Sam explained, “It is important for coaches and athletes to interact with National Federations and the Sports Confederations to understand the rationale behind how athletes remain on the OPEX programme and what is required to remain on this very important support programme. The members of the public through the media also take a keen interest in the information that we release from time to time on how the athletes are doing.”
The requests for funding for this financial year amount to around R28.6 million excluding requests for equipment and specialised medical support.
Allocations for the six-month period, 1 April–30 September 2015, were approved as follows: Olympic Programme, just over R7.8 million and Paralympic Programme around R4.5 million. The next assessment period will be at the end of September 2015, after most World Championships have been completed. It was noted that funding remains a challenge to meet the needs of all the athletes.
A special fund to the tune of R3 million has been set aside for specialised medical support. This is mainly for surgery and rehabilitation for athletes who are without medical aid. SASCOC will again be investigating a sponsored medical aid for athletes.
SASCOC in partnership with Sports and Recreation South Africa (SRSA), South African Local Government Association (SALGA), Culture, Arts, Tourism, Hospitality, Sports Sector Education and Training Authority (CATHSSETA) and other stakeholders will be hosting an inaugural national conference this week.
Reddy explained, “After noting districts and provinces’ serious challenges with access to facilities and better working relations with SALGA structures, SASCOC and SALGA signed a Memorandum of Understanding in March 2015 and subsequently agreed on hosting a joint national conference to address these fundamental issues that affect sport at grass roots level.”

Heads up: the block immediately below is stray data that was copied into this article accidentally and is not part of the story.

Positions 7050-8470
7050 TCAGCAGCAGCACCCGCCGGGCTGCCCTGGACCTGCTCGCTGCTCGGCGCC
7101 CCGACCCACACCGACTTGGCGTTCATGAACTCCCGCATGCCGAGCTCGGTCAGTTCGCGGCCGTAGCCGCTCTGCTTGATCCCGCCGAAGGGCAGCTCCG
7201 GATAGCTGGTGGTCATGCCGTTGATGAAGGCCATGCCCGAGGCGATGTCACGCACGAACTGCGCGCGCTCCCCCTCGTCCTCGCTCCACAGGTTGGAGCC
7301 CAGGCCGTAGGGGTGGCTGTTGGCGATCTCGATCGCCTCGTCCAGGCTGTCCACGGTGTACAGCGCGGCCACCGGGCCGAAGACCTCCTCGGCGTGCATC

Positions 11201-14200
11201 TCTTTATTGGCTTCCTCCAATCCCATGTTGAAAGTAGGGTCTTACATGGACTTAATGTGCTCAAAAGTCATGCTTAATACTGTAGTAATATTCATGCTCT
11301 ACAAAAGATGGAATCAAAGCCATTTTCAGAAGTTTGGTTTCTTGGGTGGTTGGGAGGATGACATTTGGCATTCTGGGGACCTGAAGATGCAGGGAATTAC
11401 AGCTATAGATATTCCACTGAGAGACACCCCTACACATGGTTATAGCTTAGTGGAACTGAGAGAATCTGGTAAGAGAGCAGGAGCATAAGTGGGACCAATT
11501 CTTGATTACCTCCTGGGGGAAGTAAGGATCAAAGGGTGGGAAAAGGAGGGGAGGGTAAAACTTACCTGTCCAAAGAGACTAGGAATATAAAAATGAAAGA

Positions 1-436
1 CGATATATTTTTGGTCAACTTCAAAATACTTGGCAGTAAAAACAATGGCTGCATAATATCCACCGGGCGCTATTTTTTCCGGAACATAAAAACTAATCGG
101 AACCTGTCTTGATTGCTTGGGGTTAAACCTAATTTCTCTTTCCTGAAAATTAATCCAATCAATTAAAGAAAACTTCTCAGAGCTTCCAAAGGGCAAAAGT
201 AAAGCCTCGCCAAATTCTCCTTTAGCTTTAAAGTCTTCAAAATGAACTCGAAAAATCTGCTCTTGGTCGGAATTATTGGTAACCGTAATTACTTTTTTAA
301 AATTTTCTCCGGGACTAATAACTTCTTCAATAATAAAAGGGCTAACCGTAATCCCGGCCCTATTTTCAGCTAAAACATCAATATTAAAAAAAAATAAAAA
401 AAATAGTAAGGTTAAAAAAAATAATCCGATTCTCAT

The SASCOC and SALGA one and a half-day national conference to be held in Mangaung on 10-11 July 2015 will bring together, under one roof, all Municipalities and SASCOC members to discuss and devise workable plans on access to sports facilities, review of lease agreements, handover of new facilities to federations and NFs involvement in the construction of facilities. Other important matters to be discussed in the conference will include: SRSA’s Facilities Plan on the provision of facilities in Rural Communities, a plan on auditing of sports facilities and a discussion on how SALGA should utilise the expertise of NFs to run its SALGA Games.
The conference is due to address the following: Dictates of the National Sport and Recreation Plan; roles and responsibilities of both SASCOC and SALGA as per the Memorandum of Understanding, current challenges on sports development, common priority areas as per mandates of each organisation, and an action plan with clear timelines.
Sam added that, “As the governing body for sport our role is to ensure that all our stakeholders get and understand the messages that we send out to them.”
“The SASCOC and SALGA conference is an attempt to bring role players in sport together to see whether we are on top of the decisions we took around so many aspects on sport contained in our National Sport and Recreation Plan, he concluded.”
Approximately 500 delegates are expected to convene at this conference.